Two Historic Jaguar Le Mans Racers Head to Auction, Expected to Fetch Millions
One was a Group C influencer and the other was a class champion at la Sarthe, so you can take your pick.
Two historic Jaguar endurance racing cars—the XJR-6 and XJ220-C—will be sold at auction in London on Dec. 1.
Auction consignor Bonhams will sell the two vehicles at its "The Bond Street Sale" event alongside a series of other vehicles, some of which are also former racing cars.
Senior of the two is the 1985 XJR-6, whose lineage can be traced forward to the XJR-12, which locked down a one-two finish at the 1990 24 Hours of Le Mans. The XJR-6's carbon fiber monocoque and colossal venturi tunnels (which generated ground effect downforce) influenced the designs of the Group C prototypes which would follow. Despite the use of the composite material that now underpins most exotic sports cars, the XJR-6 was heavy, meaning its fuel-injected 6.2-liter V12 couldn't be run at its full 650 horsepower in races, lest it use too much fuel.
Though the XJR-6 managed a win at a 1,000-kilometer Silverstone race, it never triumphed at Le Mans, all three of its 1986 entries retiring mid-race. Nevertheless, the XJR-6 was a learning experience for Jaguar, which eventually churned out winning cars.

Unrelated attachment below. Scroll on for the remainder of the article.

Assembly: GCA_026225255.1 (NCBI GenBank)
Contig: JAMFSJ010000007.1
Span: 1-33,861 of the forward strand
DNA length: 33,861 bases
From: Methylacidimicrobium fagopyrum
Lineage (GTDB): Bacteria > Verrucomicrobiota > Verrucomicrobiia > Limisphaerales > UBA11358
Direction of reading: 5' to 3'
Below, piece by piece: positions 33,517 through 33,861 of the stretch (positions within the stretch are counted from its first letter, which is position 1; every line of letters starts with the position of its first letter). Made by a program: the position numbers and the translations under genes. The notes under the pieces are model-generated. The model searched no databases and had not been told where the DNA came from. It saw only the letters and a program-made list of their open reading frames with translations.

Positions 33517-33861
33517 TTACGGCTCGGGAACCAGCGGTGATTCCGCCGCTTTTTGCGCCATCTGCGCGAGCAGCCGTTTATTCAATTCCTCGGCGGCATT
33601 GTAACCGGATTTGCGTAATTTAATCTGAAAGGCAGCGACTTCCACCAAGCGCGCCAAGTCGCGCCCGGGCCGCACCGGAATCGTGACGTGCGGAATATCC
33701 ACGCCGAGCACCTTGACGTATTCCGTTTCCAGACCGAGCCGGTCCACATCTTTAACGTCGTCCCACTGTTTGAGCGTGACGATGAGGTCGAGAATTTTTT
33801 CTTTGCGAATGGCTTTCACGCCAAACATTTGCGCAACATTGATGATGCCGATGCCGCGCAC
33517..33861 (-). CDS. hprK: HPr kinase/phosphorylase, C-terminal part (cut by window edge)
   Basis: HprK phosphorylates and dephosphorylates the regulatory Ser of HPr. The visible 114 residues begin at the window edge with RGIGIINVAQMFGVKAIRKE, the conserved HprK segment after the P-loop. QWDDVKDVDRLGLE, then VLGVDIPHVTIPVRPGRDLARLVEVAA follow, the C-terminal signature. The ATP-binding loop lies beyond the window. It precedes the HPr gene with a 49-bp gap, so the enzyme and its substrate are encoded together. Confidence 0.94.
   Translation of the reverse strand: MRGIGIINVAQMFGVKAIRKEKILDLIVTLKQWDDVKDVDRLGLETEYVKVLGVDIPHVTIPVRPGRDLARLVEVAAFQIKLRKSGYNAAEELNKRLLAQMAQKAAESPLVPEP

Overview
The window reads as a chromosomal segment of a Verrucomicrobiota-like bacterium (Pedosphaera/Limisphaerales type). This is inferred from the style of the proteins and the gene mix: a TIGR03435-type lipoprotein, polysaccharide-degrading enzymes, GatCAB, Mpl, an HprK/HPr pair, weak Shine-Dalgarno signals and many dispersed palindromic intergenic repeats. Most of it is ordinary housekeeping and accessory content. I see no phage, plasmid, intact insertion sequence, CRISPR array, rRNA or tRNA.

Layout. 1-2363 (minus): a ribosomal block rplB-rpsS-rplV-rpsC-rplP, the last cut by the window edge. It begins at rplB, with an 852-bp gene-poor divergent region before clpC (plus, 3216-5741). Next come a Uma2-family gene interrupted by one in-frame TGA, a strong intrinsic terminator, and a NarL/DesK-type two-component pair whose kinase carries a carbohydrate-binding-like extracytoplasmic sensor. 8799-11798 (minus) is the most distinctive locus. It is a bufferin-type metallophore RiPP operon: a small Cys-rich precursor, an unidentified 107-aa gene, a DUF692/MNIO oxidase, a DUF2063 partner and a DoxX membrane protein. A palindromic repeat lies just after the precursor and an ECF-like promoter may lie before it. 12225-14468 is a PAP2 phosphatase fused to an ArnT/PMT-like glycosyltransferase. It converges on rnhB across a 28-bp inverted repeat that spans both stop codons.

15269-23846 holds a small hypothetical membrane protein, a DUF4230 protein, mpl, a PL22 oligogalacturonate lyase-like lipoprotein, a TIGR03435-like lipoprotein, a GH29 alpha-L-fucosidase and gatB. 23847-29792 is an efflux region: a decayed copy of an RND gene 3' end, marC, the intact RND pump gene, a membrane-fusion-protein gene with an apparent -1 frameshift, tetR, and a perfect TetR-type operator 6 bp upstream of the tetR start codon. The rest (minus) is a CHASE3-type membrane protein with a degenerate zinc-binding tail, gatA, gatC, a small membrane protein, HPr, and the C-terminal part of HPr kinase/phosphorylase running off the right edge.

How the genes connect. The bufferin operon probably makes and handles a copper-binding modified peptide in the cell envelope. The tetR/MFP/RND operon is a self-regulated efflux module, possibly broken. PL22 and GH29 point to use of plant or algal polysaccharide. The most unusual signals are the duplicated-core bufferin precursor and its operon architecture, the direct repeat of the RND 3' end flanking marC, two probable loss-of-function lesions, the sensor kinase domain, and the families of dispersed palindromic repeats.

Another of Jaguar's endurance race cars that history never quite acknowledged was the XJ220-C, derived from Jaguar's XJ220 halo car. It won the IMSA GT class at the 1993 24 Hours of Le Mans but was disqualified for not running catalytic converters, despite being approved in tech inspection. Jaguar won its appeal against the ruling, but due to a technicality, the XJ220-C remained disqualified, its crown stolen.
The XJ220-Cs returned in 1995, but with the debut of the world-beating McLaren F1, they stood no chance of winning outright, even had they finished—both cars retired.
Jaguar also manufactured a set of road-legal XJ220-Cs called the XJ220-S, but this being a "-C" model means it'll be confined to racetracks. Given that's where the XJ220-C is in its element, that's no disappointment.
Both cars are predicted by Bonhams to see a hammer price between $2.9 and $3.7 million individually. If you're a multimillionaire with a penchant for classic Jags, get that plane ticket to London ready by Dec. 1 when these roll across the auction block.